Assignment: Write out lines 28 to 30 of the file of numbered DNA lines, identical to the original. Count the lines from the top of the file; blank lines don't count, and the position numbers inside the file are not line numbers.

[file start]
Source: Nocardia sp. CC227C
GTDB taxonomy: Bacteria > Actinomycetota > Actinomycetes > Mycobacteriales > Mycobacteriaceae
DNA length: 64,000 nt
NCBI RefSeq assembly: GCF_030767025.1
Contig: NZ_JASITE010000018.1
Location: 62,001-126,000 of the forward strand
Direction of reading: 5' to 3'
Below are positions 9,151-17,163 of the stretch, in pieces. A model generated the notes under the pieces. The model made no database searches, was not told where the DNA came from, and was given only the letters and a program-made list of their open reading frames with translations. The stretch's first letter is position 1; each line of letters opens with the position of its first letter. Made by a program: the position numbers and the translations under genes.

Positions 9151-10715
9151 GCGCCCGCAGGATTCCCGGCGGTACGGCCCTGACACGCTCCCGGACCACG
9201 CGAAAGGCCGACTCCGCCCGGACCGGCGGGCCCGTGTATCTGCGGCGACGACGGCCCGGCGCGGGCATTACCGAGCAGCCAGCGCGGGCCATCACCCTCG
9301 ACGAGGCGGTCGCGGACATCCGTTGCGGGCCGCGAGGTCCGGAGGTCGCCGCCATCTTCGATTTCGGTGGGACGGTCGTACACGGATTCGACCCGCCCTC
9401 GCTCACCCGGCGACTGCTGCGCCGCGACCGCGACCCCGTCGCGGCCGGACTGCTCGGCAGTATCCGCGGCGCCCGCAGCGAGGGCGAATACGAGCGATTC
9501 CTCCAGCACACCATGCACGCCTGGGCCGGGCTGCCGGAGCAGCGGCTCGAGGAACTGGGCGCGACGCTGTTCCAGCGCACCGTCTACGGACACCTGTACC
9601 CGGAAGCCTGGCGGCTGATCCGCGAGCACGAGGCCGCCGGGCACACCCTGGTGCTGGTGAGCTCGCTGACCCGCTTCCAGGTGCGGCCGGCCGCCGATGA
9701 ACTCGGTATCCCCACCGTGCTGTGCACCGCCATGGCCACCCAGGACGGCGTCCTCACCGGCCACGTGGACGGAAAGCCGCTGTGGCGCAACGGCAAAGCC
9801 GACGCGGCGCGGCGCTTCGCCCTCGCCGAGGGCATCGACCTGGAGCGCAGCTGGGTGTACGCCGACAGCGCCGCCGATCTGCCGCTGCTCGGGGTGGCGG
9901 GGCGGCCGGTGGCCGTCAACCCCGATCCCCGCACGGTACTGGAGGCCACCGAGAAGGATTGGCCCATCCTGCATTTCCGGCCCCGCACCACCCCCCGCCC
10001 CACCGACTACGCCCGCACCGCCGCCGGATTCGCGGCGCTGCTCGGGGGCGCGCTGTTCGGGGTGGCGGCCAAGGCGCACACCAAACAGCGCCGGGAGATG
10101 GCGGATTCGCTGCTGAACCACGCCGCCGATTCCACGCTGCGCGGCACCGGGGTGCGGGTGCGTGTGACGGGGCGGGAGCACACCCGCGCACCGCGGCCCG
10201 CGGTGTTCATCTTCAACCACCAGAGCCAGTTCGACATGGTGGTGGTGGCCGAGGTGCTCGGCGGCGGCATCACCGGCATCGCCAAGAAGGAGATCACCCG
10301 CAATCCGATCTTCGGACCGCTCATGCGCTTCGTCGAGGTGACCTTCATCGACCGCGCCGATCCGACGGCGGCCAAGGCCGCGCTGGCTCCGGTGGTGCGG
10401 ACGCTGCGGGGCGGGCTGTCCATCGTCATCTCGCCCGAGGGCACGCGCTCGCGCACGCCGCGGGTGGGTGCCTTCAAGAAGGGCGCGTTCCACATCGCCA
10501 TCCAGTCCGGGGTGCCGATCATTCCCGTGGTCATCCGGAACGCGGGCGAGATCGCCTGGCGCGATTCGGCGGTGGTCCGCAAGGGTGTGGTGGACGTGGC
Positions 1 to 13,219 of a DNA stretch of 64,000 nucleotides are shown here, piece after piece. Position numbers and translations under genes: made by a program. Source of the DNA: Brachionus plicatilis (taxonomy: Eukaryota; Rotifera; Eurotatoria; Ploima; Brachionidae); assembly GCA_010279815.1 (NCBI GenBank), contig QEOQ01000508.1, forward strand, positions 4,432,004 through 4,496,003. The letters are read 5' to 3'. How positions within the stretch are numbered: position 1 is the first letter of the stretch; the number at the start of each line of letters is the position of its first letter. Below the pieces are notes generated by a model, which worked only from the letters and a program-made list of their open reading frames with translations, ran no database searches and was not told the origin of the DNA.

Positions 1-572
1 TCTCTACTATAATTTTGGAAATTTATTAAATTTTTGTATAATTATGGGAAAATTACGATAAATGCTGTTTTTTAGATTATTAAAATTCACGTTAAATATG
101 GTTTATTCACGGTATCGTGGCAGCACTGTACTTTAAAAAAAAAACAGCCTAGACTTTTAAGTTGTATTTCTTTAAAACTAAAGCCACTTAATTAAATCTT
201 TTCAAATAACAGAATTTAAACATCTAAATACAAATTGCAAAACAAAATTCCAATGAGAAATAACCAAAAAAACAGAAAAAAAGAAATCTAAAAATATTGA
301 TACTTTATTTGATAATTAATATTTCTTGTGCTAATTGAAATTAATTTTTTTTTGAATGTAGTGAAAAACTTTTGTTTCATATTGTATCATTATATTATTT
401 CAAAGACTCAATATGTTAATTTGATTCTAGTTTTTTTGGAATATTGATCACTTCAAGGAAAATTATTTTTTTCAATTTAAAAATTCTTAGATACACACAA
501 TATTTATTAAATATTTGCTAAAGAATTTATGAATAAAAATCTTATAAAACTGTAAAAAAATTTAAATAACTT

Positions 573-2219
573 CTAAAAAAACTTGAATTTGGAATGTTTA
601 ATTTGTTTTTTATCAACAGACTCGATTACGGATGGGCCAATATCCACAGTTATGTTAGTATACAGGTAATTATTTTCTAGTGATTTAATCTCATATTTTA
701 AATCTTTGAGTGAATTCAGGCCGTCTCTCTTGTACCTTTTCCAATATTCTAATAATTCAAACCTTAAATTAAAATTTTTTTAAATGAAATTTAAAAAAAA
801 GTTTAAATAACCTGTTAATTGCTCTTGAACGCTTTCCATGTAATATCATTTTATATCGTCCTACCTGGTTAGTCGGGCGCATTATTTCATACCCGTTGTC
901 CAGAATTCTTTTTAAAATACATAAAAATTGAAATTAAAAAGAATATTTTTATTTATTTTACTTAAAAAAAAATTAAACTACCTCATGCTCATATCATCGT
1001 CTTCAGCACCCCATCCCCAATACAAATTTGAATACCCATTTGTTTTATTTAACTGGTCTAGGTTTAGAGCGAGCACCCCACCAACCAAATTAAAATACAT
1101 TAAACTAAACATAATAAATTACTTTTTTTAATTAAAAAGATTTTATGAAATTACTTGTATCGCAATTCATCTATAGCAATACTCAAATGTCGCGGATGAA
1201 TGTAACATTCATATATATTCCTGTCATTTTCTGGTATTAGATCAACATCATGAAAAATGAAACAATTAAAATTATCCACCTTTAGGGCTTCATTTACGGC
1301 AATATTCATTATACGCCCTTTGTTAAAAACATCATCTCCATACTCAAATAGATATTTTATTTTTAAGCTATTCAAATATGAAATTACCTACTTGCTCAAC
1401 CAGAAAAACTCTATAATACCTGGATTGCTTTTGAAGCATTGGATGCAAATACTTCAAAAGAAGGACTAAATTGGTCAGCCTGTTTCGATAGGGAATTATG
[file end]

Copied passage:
101 GTTTATTCACGGTATCGTGGCAGCACTGTACTTTAAAAAAAAAACAGCCTAGACTTTTAAGTTGTATTTCTTTAAAACTAAAGCCACTTAATTAAATCTT
201 TTCAAATAACAGAATTTAAACATCTAAATACAAATTGCAAAACAAAATTCCAATGAGAAATAACCAAAAAAACAGAAAAAAAGAAATCTAAAAATATTGA
301 TACTTTATTTGATAATTAATATTTCTTGTGCTAATTGAAATTAATTTTTTTTTGAATGTAGTGAAAAACTTTTGTTTCATATTGTATCATTATATTATTT